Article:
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Section 7:    Do Mountains have a

Natural Domain?

At the beginning of this essay we posed the paradox that mountain summits exist as a fixed point on the terrain (x,y,z coordinates) but that the mountain as a large object is a fuzzy notion without definable boundaries.  Later we noted that J. C. Maxwell wrote that hills are bounded by watercourses in the same manner that dales are bounded by watersheds.  This implied that hills can be described with definite boundaries, albeit in a sort of static, cellular fashion.  Prominence, Line Parents and lineage all suggest that there is a non-static hierarchy of mountains, and this allows us to investigate the natural areal extent of mountains.

7.1        Lineage Cells - a non-hierarchical vision of hills

Starting with Maxwell's observation, we can take any set of summits, say every hill over P=2000' on a given divide tree, and outline the boundaries that separate each of them.  We start by identifying every key saddle and then trace the two unique slope lines (on the channel tree) that descend from them.  We continue until each of these watercourses either merge, reach a pit or reach the ocean.  When our line reaches a pit we find its corresponding basin saddle and repeat the process.  The resulting map would be a sort of flat, non-hierarchical segmentation of all of the land into discrete provinces.  I call this method a Lineage Cell map.  It forms the basis for group theory in the next section.

Unfortunately, a Lineage Cell map is somewhat limited in its use as it is entirely scale dependent.  The "province" assigned to each summit is purely a function of the prominence cutoff employed (P>2000' in our example).

Figure 10.1 is a detail of an experimental P2000 Lineage Cell map of California.   By changing the prominence cutoff, we could create fewer cells or more cells.  Cells with a low prominence cutoff are always subsets of cells with a high prominence cutoff.

The one thing that a lineage cell map tells us is that the summit is always the highest point in the selected cell, and is also the only point of prominence X in that cell, where X equals the minimum cutoff value.  In the map below, one could say that the summit is the first point of P2,000 in the lineage of every point within that cell.

FIGURE  10.1:  Sample Lineage Cell Map (P=2,000')

lineage cells

7.2        Lineage Area - the superset

Just as every summit has a unique string of summits (the lineage) that connect it to the continental highpoint, so too does that summit have a unique set of points that include it in their lineage. That set of points can be neatly described as a Lineage Area.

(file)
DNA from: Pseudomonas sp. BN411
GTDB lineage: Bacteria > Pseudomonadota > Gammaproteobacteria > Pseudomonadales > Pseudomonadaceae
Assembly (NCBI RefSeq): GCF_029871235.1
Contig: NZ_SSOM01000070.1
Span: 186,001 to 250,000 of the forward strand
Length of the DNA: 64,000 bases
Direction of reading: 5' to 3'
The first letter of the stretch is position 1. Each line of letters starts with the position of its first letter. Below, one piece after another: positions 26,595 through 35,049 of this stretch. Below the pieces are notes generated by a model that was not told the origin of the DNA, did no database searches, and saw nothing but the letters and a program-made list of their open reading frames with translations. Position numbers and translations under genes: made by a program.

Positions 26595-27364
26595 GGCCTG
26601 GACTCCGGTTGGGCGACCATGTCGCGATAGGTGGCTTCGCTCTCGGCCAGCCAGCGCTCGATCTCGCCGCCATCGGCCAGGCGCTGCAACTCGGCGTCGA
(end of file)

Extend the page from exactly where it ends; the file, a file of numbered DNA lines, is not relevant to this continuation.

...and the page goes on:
Lineage Area is computed as follows:  For a given summit, identify the Key Saddle and ALSO every secondary saddle that connects it to all higher summits (as indicated earlier, more than half of summits are terminal summits with only the key saddle).  From this set of saddles, trace the watercourses (channel lines) until they either merge or reach the ocean.  It can be demonstrated that every point of terrain inside this region counts our summit in its lineage.

A map of the lineage areas for Loma Prieta (E=3,786, P=3,426) and Mount Diablo (E=3,849, P=3,109), two major Bay Area summits, is shown below.  Note that they are both terminal summits. 

Copernicus Peak (E=4,372, P=3,092), the highest mountain in the region, is also a terminal summit.  The lineage areas of Diablo and Loma Prieta are subsets of the lineage area of Copernicus Peak.  Diablo and Loma Prieta are both lower peaks with greater prominence.

Looking back at Table 10, there are 45 P>300' summits that lead from downtown San Francisco to Aconcagua.  San Francisco is in the lineage area of each of these 45 summits.  Each of the 45 lineage areas are a superset of the previous summit lineage area and a subset of the following lineage area.

Figure 10.3 shows a detail of the Mt. Piños (Ventura County, CA) Lineage Area.  Two saddles demarcate the boundary of the Piños lineage area, the Piños key saddle (Tehachapi Pass) and the San Gorgonio key saddle (Soledad Pass).  They represent the two critical paths from Piños to higher ground.  These channel lines merge after a sequence of enclosed basins to the east of the two saddles.  In fact three of the four watercourses that emerge from Piños' saddles never reach the ocean.  That is not a rare occurrence in the arid West.  For example all of the slope lines that originate at the summit of Mt. Whitney end in pits - precipitation falling on Whitney's summit never reaches the ocean as surface water by natural means.

Figure 10.2
Figure 10.3
Lineage Areas for Loma Prieta and Mt. Diablo Detail of Lineage Area for  Mt. Piños (eastern)

Lineage for Loma Prieta

Mount Piños

The Piños lineage area includes all of the coast ranges to the west of this map as far north as San Francisco Bay.  By definition, Piños is the high point of this area.  In one sense, the Lineage Area is the outer extent of the flanks of a mountain.  By employing the NHN rule, we were able to get past the sense of arbitrariness derived from Maxwell's individual cells for individual hills, and built a sort of "system-with-fewest-constraints" that describes a fundamental relationship between summit and surrounding terrain.